MONDAY, Dec. 5, 2016 (HealthDay News)—As more American adults choose to puff at the marijuana pipe, a gender difference is becoming clear—men are significantly more likely to smoke pot than women, a new study finds.
Compared with 2002, an additional 6 million men reported past-year pot smoking in 2014. For women, that number was 4 million, the researchers said.
Use remained at about 13 percent for men and 7 percent for women for a number of years. But after 2007, use rose about 4 percent among men and 3 percent among women, according to study authors Hannah Carliner and Deborah Hasin. They are epidemiologists at the Columbia University Mailman School of Public Health in New York City.
"These changes parallel national trends in decreased perceived harmfulness of marijuana use, and legalization of both recreational and medical use in over half of U.S. states," Carliner said in a university news release.
"However, changes in attitudes and legality do not sufficiently explain why we observe a sharp increase in use in 2007, or why this increase was greater in men than in women," she added.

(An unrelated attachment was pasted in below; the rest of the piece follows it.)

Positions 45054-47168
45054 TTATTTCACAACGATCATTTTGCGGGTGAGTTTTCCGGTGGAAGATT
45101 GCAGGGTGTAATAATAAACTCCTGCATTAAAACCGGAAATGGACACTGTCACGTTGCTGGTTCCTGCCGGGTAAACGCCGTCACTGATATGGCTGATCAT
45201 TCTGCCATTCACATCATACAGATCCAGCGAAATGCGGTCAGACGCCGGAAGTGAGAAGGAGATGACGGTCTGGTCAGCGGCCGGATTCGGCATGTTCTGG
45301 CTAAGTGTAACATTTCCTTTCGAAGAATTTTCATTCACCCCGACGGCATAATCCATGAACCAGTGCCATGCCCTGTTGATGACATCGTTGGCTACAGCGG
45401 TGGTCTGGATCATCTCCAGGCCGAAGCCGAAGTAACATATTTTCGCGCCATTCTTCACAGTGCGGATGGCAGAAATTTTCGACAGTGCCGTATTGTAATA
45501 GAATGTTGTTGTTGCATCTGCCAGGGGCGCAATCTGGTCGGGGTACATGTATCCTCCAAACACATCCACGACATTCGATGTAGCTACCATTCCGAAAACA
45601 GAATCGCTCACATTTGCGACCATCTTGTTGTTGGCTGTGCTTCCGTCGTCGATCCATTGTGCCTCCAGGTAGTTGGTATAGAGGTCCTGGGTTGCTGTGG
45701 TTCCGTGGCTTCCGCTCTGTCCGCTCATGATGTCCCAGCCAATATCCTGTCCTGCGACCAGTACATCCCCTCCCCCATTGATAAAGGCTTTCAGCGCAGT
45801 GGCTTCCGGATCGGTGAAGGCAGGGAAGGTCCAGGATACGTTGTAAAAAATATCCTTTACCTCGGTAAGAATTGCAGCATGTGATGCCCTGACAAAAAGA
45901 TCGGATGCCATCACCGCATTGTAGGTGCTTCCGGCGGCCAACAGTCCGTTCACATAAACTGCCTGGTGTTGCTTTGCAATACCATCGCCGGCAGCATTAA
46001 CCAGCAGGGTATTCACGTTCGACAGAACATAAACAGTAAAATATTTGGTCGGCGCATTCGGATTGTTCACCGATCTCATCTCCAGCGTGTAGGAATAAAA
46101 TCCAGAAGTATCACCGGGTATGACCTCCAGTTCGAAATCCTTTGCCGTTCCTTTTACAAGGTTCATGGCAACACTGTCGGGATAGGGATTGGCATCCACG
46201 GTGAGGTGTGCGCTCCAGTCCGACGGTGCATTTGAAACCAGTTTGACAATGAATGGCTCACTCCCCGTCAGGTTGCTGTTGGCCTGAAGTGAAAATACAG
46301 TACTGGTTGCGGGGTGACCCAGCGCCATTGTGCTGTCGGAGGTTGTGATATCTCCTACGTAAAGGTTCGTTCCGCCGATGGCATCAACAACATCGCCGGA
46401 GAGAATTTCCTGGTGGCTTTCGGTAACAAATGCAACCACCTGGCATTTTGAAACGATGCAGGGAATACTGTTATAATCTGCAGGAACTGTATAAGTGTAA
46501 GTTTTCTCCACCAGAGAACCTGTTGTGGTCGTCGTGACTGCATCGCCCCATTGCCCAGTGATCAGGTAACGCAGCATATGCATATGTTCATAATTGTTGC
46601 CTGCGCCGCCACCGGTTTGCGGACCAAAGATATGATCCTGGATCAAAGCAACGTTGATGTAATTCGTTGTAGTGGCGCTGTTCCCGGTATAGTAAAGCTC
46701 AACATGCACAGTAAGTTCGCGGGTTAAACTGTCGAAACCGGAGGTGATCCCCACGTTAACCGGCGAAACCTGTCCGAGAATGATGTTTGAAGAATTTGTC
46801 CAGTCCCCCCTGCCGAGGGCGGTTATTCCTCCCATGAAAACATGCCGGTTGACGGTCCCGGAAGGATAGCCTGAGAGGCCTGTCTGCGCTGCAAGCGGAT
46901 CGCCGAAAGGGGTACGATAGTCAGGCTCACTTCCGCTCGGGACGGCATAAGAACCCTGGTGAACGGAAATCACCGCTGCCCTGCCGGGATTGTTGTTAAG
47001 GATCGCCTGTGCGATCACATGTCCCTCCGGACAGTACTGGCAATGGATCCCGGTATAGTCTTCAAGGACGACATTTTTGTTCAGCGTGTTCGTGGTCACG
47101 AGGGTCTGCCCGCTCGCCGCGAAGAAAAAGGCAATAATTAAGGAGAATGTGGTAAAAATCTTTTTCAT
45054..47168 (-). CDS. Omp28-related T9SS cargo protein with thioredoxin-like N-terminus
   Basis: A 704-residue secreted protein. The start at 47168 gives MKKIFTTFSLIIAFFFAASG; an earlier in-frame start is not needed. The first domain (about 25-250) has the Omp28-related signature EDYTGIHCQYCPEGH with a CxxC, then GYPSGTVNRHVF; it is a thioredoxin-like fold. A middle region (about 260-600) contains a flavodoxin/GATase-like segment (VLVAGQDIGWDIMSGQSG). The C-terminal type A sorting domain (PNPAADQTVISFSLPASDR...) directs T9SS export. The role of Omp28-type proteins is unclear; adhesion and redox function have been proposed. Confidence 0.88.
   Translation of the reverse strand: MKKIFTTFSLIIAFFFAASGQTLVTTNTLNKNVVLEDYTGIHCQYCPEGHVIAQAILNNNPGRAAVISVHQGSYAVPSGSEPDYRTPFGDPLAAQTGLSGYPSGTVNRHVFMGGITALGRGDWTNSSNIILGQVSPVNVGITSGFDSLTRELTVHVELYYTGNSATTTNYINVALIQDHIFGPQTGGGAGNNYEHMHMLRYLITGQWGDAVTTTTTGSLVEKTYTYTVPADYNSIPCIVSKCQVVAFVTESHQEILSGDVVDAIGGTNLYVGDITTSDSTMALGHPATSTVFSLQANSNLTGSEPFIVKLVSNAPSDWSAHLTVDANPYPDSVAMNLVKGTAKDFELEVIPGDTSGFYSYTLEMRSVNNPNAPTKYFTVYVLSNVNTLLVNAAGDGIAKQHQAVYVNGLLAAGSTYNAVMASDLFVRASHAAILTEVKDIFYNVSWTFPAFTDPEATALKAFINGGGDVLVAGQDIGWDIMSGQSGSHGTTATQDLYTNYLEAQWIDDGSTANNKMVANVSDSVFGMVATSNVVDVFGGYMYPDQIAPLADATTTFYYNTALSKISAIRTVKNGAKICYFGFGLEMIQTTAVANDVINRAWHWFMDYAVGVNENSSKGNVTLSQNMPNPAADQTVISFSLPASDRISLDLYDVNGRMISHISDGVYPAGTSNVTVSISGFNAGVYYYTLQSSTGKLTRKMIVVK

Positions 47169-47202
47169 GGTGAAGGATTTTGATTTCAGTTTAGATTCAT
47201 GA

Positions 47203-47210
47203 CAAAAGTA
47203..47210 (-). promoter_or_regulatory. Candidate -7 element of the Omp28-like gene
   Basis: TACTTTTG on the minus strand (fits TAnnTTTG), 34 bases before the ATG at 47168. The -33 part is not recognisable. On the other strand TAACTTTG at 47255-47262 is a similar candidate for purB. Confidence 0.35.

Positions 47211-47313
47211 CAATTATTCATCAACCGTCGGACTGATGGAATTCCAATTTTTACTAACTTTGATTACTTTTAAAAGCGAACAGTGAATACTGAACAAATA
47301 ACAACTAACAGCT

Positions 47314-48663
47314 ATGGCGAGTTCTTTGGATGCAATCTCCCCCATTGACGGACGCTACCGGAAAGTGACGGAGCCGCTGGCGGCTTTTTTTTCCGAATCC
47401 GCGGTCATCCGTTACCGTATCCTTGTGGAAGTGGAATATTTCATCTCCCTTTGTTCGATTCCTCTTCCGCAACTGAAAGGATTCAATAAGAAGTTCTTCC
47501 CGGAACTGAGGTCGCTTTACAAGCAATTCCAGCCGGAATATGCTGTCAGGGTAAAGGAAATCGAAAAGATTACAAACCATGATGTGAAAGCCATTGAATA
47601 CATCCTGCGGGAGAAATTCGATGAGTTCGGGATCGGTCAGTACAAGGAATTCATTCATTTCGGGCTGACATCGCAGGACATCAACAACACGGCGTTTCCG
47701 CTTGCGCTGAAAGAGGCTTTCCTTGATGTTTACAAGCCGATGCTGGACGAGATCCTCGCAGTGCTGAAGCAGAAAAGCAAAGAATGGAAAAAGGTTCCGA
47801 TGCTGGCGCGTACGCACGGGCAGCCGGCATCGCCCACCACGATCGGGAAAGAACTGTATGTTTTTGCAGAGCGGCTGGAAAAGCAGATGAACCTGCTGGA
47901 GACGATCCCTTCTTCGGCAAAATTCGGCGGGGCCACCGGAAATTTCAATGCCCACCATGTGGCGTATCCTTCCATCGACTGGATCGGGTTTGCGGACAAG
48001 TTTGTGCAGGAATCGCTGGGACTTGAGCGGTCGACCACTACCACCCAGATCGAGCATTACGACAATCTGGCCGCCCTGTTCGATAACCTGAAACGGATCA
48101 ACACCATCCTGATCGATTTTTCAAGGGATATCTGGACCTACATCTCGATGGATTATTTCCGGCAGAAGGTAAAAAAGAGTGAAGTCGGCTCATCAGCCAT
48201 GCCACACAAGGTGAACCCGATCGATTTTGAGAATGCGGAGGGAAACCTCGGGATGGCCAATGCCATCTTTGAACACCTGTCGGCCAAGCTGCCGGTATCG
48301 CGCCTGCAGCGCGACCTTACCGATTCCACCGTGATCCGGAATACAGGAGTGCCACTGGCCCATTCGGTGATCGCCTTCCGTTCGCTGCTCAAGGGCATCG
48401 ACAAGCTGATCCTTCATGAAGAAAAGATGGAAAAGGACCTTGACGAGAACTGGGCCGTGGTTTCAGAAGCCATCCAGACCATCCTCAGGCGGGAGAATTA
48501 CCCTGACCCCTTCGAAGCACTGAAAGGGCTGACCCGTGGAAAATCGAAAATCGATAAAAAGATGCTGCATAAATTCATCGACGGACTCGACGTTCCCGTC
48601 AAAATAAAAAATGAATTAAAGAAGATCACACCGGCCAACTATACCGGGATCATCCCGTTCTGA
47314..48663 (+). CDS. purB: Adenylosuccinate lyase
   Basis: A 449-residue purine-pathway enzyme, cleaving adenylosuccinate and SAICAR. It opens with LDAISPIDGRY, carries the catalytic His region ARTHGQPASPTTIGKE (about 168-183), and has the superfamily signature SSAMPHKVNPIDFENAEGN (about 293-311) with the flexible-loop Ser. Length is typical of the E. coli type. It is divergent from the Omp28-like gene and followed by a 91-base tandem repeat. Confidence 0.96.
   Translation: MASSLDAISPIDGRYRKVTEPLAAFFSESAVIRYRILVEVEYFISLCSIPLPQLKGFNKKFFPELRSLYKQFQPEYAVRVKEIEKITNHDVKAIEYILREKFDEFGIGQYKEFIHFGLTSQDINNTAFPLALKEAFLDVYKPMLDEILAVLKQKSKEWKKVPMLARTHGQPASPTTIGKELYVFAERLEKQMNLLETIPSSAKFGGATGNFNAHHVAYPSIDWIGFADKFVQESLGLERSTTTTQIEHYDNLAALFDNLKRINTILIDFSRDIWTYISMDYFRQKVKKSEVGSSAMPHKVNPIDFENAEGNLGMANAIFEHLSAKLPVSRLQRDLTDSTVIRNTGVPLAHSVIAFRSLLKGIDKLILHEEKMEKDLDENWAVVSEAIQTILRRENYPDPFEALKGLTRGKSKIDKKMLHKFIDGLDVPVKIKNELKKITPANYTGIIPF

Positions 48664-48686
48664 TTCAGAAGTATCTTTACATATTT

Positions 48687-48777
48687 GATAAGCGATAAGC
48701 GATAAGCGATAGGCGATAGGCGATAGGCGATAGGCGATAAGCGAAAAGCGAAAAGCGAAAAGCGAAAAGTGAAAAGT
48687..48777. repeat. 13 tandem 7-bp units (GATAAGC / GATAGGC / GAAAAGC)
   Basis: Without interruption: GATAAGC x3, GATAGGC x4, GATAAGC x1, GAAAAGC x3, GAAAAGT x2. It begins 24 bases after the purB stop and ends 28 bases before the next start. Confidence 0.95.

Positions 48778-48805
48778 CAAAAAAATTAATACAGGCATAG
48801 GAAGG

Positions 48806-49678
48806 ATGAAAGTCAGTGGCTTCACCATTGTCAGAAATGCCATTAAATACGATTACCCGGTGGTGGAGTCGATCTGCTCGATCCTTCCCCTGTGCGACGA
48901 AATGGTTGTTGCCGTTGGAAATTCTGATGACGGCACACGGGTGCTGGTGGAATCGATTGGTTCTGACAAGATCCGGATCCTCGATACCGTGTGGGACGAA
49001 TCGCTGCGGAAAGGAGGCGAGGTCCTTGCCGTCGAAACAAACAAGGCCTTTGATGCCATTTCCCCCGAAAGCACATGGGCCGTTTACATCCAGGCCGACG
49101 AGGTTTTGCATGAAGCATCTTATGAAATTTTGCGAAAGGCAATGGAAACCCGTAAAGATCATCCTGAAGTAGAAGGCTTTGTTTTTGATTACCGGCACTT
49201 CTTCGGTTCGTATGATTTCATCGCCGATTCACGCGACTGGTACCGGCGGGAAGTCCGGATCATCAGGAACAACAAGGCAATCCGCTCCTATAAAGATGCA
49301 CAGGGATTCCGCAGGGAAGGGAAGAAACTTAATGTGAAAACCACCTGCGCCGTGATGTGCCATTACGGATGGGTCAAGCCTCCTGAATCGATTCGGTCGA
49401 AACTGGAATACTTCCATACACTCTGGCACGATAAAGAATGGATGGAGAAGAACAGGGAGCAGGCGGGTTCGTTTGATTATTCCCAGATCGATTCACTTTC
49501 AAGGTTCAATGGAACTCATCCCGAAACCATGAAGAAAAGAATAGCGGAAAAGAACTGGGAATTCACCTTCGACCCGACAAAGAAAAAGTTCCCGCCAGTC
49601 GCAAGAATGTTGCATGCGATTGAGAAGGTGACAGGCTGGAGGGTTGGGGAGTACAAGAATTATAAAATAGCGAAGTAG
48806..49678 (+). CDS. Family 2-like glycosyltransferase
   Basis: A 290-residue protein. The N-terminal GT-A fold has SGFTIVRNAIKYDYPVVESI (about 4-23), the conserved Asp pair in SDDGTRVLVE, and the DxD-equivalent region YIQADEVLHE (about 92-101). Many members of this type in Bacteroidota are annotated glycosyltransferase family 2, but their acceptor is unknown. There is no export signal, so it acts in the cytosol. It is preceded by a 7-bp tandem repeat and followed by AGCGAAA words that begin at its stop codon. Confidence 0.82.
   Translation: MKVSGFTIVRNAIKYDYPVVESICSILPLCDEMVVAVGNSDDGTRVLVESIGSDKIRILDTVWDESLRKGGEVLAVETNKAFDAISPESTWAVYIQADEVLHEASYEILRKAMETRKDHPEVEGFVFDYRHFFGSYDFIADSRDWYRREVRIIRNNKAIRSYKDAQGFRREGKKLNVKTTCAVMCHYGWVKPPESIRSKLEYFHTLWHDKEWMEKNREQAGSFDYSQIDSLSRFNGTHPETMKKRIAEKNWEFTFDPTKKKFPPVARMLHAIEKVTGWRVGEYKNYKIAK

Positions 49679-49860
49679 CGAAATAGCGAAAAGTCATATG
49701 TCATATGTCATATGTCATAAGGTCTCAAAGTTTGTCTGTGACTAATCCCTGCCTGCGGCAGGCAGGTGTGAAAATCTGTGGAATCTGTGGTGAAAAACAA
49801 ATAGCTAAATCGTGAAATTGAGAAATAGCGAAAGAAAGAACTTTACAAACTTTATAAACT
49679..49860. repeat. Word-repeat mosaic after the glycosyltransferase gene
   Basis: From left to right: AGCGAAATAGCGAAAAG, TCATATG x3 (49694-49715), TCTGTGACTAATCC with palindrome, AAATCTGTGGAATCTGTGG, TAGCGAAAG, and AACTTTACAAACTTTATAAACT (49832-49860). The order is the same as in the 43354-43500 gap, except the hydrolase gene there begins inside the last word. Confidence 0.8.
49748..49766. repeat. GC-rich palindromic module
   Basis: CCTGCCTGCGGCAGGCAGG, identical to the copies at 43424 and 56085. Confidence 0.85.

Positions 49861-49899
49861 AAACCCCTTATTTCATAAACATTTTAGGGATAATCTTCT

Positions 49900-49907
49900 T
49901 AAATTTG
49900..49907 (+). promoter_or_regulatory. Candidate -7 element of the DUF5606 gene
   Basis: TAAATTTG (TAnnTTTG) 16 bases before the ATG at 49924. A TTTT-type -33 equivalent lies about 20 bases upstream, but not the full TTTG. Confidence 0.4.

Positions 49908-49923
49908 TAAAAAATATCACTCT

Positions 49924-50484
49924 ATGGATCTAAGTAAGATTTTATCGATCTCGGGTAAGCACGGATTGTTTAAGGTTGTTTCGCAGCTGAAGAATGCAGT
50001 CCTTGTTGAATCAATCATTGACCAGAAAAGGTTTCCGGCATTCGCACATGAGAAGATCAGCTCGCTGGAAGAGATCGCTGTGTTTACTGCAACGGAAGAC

Further investigation revealed that the widening gender gap was driven by people with low incomes. Between 2007 and 2014, marijuana use increased about 6 percent among men in households earning less than $20,000 annually, compared to only 2 percent of women in that group.
These increases corresponded to the start of the Great Recession and rising unemployment rates in 2007, according to the report.
The stress of financial struggles may help explain increased marijuana use among men with low incomes, the study authors suggested.
"While an economic recovery began around 2012, it largely bypassed men in the low-income manufacturing and construction fields, where earning and employment rates remained low," Carliner said.
According to Hasin, the findings "are consistent with other recent national studies documenting increasing rates of disease and death related to substance use among middle-aged low socioeconomic status white Americans."
Carliner added that identifying high-risk periods and groups of people might help target prevention efforts in the future.
The report was published online recently in the journal Drug and Alcohol Dependence.
SOURCE: Columbia University, news release, Nov. 29, 2016
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